CROWN POINT — A divided Lake County Board of Elections tossed out a complaint against three St. John council candidates on Saturday, but left the door open for a probe into whether they colluded with a local restaurant in violation of campaign law.
At a special hearing of election grievances ahead of the May 7 primary, the board voted 3-2 to dismiss a complaint against Republican challengers Paul Panczuk, Bryan Blazak and Wayne Pondinas.
The complaint, filed by incumbents Mark Barenie, Libby Popovic, Rose Hejl and Mike Forbes, alleges the three challengers violated election law by encouraging St. John residents to take advantage of a discount a local restaurant was offering to primary voters.
As evidence, the petitioners submitted posts attributed to the official Facebook campaign pages of the three candidates. The posts remind voters to participate in a promotion offered by Sips & Stones, which was offering a 20% discount to any customer displaying an “I Voted” sticker from early voting.
“Make sure you get an I VOTED sticker after you vote and walk down the mall a little ways to Sips & Stones to enjoy great food and beverages with a 20% discount on your tab when you show … your sticker,” an April 17 Blazak campaign post states.
According to the petitioners, that post and similar messages posted by the Panczuk and Pondinas campaigns ran afoul of a section of the Indiana election code that makes it a felony to pay an individual for voting. The complaint asked the elections board to make a determination that a violation had occurred and to refer the matter to the Lake County prosecutor’s office.
During deliberations, the board struggled with the question of whether highlighting a local restaurant’s promotion amounted to a “payment” under the law. Michael Tolbert, the board’s Democratic attorney, noted that the Barenie group’s original complaint did not include evidence the three candidates had worked with the restaurant to create the voter promotion.
“It doesn’t appear (the respondents) are offering anything of value to secure a vote,” he said.
Ultimately, the five-member board adopted a narrow approach, considering only Facebook posts in question and tabling questions of possible collusion for further investigation. But board members split along party lines on how to proceed with the complaint.
Republican members Dana Dumezich and Michael Mellon offered a motion to refer the complaint to counsel, which would allow more time to determine if a violation had occurred. The board’s Democratic board members — chairman Kevin Smith, Lorenzo Arredondo and Dennis Hawrot — voted against the motion and approved their own motion to dismiss the complaint.
The board unanimously approved a motion to send a cease and desist letter to Sips & Stones and look into whether the restaurant’s promotion violated campaign law.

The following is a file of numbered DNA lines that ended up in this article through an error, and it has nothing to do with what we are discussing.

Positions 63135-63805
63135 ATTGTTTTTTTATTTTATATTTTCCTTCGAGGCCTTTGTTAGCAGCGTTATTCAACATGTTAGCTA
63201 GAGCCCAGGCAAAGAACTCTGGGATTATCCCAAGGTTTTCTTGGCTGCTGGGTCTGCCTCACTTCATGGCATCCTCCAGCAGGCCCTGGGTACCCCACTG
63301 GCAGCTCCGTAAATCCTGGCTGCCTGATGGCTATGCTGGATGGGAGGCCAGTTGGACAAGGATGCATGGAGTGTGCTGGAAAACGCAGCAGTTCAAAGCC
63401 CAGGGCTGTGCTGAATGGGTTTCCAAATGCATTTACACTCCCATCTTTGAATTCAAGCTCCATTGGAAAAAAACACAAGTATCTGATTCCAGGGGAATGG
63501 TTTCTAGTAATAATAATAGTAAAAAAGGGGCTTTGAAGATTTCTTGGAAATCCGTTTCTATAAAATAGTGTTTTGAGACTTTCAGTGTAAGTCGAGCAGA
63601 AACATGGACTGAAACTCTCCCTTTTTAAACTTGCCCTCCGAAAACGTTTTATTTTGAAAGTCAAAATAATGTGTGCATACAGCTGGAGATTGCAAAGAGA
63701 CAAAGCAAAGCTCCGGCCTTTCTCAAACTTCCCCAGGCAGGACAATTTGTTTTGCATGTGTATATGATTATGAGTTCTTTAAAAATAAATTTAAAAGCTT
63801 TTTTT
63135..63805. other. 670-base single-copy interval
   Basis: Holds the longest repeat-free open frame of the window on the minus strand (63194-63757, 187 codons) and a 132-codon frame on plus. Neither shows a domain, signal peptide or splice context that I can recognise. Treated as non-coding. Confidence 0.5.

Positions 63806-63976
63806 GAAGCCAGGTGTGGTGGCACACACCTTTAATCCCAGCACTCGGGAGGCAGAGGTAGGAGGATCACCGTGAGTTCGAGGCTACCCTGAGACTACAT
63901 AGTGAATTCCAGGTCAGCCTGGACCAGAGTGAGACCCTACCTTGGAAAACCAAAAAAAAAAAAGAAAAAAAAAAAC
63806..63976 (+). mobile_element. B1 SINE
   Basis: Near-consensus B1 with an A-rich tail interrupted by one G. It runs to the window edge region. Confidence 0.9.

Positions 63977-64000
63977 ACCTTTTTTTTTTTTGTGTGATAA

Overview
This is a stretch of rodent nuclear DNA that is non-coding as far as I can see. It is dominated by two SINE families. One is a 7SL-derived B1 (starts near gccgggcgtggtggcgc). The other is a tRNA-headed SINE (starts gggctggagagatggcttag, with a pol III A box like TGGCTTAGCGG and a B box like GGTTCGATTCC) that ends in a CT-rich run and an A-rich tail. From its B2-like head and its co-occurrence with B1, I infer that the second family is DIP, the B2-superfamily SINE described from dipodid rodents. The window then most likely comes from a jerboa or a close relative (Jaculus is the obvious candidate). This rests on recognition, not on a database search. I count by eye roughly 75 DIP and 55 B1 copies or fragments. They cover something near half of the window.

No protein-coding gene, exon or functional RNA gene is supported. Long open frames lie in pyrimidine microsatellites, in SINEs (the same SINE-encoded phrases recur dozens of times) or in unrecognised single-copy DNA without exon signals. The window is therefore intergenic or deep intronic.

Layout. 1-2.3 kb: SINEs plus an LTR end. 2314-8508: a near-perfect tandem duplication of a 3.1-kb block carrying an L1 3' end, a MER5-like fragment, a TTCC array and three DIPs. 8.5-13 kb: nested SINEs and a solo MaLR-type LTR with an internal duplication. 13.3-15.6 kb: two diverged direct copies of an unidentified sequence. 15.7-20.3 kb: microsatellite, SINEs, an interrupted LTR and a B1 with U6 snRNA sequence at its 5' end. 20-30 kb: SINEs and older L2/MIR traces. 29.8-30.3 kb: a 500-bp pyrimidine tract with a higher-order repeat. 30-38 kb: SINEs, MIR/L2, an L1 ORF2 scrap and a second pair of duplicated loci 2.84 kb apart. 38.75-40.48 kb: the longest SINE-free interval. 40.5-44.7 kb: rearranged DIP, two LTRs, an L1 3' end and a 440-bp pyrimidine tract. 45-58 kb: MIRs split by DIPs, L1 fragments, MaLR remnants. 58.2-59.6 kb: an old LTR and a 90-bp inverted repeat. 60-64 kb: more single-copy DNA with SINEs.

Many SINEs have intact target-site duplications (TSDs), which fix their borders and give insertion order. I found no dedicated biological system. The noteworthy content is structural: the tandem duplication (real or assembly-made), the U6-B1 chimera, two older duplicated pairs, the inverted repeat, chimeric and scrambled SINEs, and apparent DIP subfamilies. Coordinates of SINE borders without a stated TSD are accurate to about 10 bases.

“We’re happy to be rightfully exonerated,” Panczuk said of the outcome. “We look forward to getting on with the campaign.”
Blazak said the Barenie group’s complaint was a late attempt by the St. John Republican Party to undermine the campaigns of disfavored candidates.
“We did nothing wrong,” Blazak said of the Facebook posts. “This is them just trying to give us a hard time.”
Lake County Councilman Christian Jorgensen, who doubles as the chair of the St. John Republican organization, had a different take on the outcome. He noted that the board’s decision to probe the origins of the Sips & Stones promotion could reveal the restaurant did not come up with the idea for the promotion on its own.
“The owner of Sips & Stones is going to get an order to appear before the elections board, and they are going to ask if these candidates had anything to do with it,” Jorgensen, who is backing Barenie and the other petitioners for re-election, told The Times.
“There is going to be an investigation, so it certainly wasn’t a loss (for my candidates),” he added.
In other business, the board partially upheld a complaint against Lake County Assessor Jerome Prince, who is running for Gary mayor.
The complaint against Prince accused him of failing to include a “paid for” disclaimer on an election mailer sent to Gary residents. It further alleged that Prince’s mailer, which referred to his position as county assessor, improperly announced “important information for homeowners,” making it seem like an official letter from the assessor’s office.
At the hearing, Prince conceded the mailer failed to include a disclaimer as required by law. The omission was the result of a mistake by the printer, according to Prince’s attorney Darnail Lyles.
In a 5-0 vote, the board approved a $100 fine against Prince’s campaign for the lack of a disclaimer, but rejected the implication that his mailer was an improper use of public resources for political purposes.
“We’re pleased the board saw the other complaint as frivolous,” Prince told The Times. “I have not and will not ever utilize public resources to advance my political or personal agenda.”